Leeds (NW) 1889: Yorkshire Sheet 218.01 (Old Ordnance Survey Maps of Yorkshire) - Alan Godfrey
Detailed map of Leeds (NW); Yorkshire sheet 218.01. Historical introduction by Alan Godfrey. The maps cover a major area of West and NW Leeds, encompassing a...... more
Detailed map of Leeds (NW); Yorkshire sheet 218.01. Historical introduction by Alan Godfrey. The maps cover a major area of West and NW Leeds, encompassing a portion of the city centre, industry along the River Aire, the area now covered by the University, and residential areas of Burley and Woodhouse. Coverage stretches from Salisbury Road and Burley Grange eastward to Park Square and Vernon Road, and from Wellington Street and York Place northward to Brudenell Street and Royal Park Road. Kirkstall Road, Burley Road and Belle Vue Road run through the map. This is a busy and even crowded map but the many features include the River Aire with many industries nearby, Armley Mills, Leeds & Liverpool Canal, Albion ammunition works, Wellington Foundry, Leeds Forge, Scotch Foundry, Oak Tannery, Joppa tannery, stretches of the Midland and Leeds Northern railway approaches, portion of Armley (bottom left corner), Burley Lawn, Little Woodhouse, General Infirmary, Catholic College, Yorkshire College (later Leeds University), Trinity church, St George's church, General Cemetery. Despite the city centre and industry, vast swathes of back-to-back housing cover a lot of the map. As usual we include extracts from street directories on the reverse.
YorkshireWest Riding: Leeds, Bradford and the North (Pevsner Architectural Guides / Buildings of England) - Peter Leach
Yorkshire: The West Riding The West Riding of Yorkshire was the largest of England's historic counties. This title covers the northern half of the territory...... more
Yorkshire: The West Riding The West Riding of Yorkshire was the largest of England's historic counties. This title covers the northern half of the territory from the outskirts of York to the edge of the Lake District. Full description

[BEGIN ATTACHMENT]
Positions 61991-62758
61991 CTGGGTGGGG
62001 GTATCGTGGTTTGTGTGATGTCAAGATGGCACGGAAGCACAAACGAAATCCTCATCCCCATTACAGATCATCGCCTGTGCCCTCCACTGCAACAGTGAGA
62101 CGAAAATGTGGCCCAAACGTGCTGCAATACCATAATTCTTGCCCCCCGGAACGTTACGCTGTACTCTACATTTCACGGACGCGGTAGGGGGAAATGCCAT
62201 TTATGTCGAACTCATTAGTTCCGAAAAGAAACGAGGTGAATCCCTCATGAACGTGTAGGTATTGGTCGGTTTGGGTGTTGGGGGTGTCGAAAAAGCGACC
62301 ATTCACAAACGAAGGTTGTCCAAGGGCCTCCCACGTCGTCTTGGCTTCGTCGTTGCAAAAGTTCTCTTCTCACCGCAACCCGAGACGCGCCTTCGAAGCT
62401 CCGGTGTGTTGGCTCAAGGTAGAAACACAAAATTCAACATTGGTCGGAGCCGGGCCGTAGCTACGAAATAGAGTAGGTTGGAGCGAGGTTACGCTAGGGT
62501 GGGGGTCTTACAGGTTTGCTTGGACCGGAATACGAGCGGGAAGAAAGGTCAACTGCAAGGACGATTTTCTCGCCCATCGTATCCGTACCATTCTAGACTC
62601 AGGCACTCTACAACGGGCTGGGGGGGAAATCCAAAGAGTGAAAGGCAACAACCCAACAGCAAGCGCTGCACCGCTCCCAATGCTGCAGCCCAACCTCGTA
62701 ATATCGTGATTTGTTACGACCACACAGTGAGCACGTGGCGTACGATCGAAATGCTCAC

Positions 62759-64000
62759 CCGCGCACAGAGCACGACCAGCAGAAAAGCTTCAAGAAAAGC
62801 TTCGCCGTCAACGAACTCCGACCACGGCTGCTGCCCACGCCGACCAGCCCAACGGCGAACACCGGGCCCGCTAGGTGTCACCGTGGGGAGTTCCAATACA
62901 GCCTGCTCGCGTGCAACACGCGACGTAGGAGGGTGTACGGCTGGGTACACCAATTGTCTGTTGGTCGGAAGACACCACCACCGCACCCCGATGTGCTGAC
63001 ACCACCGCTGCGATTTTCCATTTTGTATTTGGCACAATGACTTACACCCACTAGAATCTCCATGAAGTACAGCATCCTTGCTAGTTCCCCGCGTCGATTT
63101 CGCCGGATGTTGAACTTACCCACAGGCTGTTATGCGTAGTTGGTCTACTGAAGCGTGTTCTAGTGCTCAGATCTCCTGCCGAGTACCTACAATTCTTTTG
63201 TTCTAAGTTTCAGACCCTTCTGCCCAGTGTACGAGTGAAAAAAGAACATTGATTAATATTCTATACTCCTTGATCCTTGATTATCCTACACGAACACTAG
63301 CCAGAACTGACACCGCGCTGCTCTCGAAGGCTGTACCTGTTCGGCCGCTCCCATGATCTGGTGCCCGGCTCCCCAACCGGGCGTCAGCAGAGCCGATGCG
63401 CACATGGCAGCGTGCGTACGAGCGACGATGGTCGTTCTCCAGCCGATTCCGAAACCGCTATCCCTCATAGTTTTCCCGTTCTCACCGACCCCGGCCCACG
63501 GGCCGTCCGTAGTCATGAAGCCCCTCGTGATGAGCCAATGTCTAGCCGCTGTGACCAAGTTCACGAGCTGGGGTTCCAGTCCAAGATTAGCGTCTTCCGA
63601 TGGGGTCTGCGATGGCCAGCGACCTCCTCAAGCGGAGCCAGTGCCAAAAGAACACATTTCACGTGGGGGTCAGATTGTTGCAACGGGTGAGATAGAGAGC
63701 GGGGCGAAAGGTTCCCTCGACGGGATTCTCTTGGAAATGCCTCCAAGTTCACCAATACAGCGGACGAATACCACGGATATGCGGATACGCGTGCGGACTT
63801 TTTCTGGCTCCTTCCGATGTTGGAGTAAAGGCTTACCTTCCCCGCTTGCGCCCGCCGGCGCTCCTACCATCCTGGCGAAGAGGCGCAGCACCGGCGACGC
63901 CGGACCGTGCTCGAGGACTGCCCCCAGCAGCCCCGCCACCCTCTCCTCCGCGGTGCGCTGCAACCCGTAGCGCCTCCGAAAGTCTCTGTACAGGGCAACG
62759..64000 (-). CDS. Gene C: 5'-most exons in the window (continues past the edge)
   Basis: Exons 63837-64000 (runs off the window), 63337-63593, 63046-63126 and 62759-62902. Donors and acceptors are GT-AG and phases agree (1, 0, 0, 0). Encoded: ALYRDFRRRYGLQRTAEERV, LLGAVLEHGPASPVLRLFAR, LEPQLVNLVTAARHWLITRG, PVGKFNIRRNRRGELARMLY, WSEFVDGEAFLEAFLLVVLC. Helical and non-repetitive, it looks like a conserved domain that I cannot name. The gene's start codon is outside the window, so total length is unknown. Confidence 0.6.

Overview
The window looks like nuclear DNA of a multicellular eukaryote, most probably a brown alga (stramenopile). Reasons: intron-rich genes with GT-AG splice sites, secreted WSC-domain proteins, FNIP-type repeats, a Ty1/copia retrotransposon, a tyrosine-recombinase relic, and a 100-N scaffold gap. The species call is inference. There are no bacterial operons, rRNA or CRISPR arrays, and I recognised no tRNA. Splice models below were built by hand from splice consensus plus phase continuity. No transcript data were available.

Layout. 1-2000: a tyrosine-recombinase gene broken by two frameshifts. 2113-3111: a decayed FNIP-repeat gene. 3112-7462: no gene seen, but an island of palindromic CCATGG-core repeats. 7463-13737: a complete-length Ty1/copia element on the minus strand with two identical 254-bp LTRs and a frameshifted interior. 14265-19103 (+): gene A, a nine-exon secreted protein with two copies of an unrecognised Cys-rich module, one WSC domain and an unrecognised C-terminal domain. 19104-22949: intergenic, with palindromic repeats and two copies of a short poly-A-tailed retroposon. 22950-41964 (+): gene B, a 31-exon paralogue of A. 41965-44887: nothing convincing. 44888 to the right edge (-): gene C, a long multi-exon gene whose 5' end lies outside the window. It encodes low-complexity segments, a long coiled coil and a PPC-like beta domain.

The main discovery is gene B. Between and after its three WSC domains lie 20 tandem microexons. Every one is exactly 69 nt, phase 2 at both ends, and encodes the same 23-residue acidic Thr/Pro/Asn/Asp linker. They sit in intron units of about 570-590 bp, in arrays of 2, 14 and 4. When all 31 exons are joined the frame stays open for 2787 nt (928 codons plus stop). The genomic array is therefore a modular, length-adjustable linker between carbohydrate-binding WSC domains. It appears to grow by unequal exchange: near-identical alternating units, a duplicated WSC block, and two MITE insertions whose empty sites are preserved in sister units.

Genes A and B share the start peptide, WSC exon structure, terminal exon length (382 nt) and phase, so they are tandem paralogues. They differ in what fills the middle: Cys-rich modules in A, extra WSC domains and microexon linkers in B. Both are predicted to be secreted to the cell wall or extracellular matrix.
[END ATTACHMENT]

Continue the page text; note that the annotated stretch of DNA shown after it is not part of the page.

The West Yorkshire Road Car Company existed from 1927, having previously been The Harrogate Road Car Company and The Harrogate & District Road Car Company....... more
The West Yorkshire Road Car Company existed from 1927, having previously been The Harrogate Road Car Company and The Harrogate & District Road Car Company. Operation of the former municipal services at Keighley and York, under joint agreements in which the Company provided the vehicles, were an interesting feature of the company from the early thirties.In 1951, following its display at the Festival of Britain Exhibition, West Yorkshire took delivery of the second prototype Lodekka (chassis no. LDX002), as its fleet number 822, renumbered DX1 under the April 1954 scheme, it was registered JWY 712 and operated in the Harrogate area. It lacked the distinctively stylish fairing of the production models.The company built up a large fleet of Lodekkas, all of which were rear entrance LD and FS models, with the addition of a short lived front entrance FSF from United. Lodekkas worked on town and inter-urban services. Two of the latter, Ripon and Scarborough have been developed into nationally recognised high profile routes. In August 1989 West Yorkshire Road Car Co Ltd. was sold to Yorkshire Rider, which included numerous services in the Leeds, Bradford and Otley areas.
Yorkshire: The West Riding (British Railways Past & Present) - Paul Shannon
Featuring Huddersfield, Halifax and trans-Pennine routes, this title also talks about: Skipton and the southern end of the Settle and Carlisle line; Airedale...... more